I have never really cared much about Black Friday (or, as it has now become, Black November). I’ve always hated crowds, and shopping has never been my thing. Still, I find myself looking with more sympathy than I thought I’d have on the people fighting for deals today (although I am avoiding the frenzy myself). Who is it that gets in these fights? I think it’s a bit lazy to say that the fighters are always entitled jerks overcome with greed. I strongly suspect that the value of a “deal”, for someone who might want the basic dignity represented by certain possessions or amenities, is strong enough to make the desire for such things genuinely desperate. This isn’t, for at least some people, about being the first person to own such-and-such a video game, or a cheap flat screen TV, or a cheap tablet — for some (perhaps many), I think it’s about the human status the access to such things confers upon those who have it. That fact that I feel no need to chase the deal says, relative to such cases, less about any Stoic simplicity or virtue on my part, and much more about my (currently) privileged status.
Today’s morning reflection comes again from Marcus Aurelius (this time from Meditations 6.50):
Try to persuade them; and act even against their will, whenever the principle of justice leads you to do so. But if someone uses force to resist you, change your approach to accepting it and not being hurt, and use the setback to express another virtue. Remember too that your motive was formed with reservation and that you were not aiming for the impossible. At what then? A motive formed with reservation. But you have achieved this; what we proposed to ourselves is actually happening.
This quotation is used to introduce today’s theme, Action and the Stoic Reserve Clause. It’s a useful thing to remember for a teacher who uses texts of this kind with undergraduates, who often find the idea of resigning oneself to letting events occur as they will unacceptably passive in the face of violence, injustice, etc. I think calling it a “reserve clause,” thought, may be just a little bit misleading to the casual reader.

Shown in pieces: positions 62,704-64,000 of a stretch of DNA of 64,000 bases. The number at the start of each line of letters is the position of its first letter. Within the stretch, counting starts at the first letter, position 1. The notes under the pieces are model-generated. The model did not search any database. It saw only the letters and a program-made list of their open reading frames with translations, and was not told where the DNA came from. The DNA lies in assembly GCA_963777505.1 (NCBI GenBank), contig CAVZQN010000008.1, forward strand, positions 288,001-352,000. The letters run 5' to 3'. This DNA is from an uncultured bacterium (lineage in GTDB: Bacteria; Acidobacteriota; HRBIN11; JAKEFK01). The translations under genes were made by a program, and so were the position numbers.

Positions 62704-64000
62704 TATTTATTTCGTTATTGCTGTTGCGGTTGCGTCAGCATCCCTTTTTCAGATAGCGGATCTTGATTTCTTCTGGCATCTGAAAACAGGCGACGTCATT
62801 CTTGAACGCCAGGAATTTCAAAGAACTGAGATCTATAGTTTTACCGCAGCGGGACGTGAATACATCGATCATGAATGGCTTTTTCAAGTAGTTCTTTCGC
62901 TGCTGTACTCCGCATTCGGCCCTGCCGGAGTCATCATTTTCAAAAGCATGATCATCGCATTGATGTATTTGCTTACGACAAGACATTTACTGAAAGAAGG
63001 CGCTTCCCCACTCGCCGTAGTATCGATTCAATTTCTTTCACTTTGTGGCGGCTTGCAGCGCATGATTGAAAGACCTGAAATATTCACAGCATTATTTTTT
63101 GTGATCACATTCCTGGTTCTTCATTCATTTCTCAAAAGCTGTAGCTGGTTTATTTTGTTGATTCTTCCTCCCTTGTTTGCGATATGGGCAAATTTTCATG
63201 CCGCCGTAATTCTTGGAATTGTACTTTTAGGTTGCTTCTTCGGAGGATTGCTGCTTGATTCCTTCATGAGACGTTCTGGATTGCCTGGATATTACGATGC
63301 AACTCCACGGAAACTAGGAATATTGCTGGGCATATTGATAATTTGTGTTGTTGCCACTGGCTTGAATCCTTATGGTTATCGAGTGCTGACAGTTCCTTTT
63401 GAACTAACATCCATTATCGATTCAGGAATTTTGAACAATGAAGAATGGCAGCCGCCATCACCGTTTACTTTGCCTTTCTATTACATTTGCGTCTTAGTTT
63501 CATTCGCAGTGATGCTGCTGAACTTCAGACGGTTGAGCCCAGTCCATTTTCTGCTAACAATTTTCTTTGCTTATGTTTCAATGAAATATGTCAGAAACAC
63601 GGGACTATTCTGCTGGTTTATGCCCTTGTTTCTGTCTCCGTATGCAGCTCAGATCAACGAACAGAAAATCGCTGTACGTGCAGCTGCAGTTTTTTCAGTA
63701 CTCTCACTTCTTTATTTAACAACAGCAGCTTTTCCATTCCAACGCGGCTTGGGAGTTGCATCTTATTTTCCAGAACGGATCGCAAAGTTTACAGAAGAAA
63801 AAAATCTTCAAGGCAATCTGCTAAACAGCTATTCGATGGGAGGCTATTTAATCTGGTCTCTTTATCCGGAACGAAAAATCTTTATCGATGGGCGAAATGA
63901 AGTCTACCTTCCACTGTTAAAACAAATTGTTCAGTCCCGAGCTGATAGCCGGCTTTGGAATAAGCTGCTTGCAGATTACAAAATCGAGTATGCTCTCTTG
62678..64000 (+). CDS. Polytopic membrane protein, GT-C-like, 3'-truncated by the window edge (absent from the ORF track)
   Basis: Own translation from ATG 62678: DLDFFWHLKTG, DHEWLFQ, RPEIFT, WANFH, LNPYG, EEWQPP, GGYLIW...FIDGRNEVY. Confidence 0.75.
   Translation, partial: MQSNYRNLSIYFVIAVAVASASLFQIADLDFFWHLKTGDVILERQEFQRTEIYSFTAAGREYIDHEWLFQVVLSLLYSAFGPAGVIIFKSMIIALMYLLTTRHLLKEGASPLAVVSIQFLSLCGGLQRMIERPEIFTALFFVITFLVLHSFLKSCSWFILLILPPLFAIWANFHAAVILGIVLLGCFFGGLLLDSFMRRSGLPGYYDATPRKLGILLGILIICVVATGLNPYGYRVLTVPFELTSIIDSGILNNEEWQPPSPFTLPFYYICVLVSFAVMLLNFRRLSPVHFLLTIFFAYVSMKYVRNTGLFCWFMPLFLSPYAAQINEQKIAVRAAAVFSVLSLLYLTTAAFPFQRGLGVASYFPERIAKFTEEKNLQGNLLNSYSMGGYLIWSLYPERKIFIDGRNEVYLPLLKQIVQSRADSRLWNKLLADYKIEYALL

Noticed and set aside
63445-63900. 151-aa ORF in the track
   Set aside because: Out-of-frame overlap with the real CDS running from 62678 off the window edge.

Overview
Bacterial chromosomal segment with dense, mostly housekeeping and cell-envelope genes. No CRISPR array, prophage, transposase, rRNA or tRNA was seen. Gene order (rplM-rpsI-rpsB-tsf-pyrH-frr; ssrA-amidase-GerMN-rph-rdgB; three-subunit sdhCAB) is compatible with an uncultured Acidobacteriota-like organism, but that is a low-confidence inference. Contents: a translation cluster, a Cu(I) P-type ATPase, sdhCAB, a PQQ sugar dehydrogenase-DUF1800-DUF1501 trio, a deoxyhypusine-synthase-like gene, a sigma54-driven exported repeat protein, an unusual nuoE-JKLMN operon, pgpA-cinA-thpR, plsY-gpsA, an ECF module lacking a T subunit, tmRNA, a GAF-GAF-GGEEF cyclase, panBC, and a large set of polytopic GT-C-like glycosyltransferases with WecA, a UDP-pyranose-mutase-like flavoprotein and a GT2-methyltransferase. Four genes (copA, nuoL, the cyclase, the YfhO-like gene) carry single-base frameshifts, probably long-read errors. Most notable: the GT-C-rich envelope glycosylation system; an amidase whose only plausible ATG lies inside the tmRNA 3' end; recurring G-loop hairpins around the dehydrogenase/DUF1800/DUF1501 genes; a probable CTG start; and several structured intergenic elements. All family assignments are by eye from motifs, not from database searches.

The key to making sense of what Marcus Aurelius is doing here is recognizing that this isn’t just a way to weasel out of Stoic discipline by saying “Want things to happen as they do, except under circumstance [x]. Then you should totally kick ass and take names.” One remains committed to controlling only what one is genuinely able to control — what’s required in this instance is learning to form one’s intentions always with the awareness of the possibility that things will go in a way other than you plan. Learning to commit oneself to forming intent in such a way seems indispensable to creating the sort of world in which Stoic mindfulness is a genuine option for all as an activist goal for a Stoic with the appropriate sort of social conscience.
This is the sort of intent that is absent, I imagine, in the committed Black Friday fighter, regardless of why s/he is deal-hunting. One fights for the treasured object because one has not found a way to form intent with reservation and then to make the decision to let go of the deal. The danger, of course, is in living in a world that forces some (but not others) to form all intent with reservation. As important as it is for Epictetus’ thought for him to have had experience of enslavement, one doubts that this makes enslavement a good deal, even for learning to be a Stoic.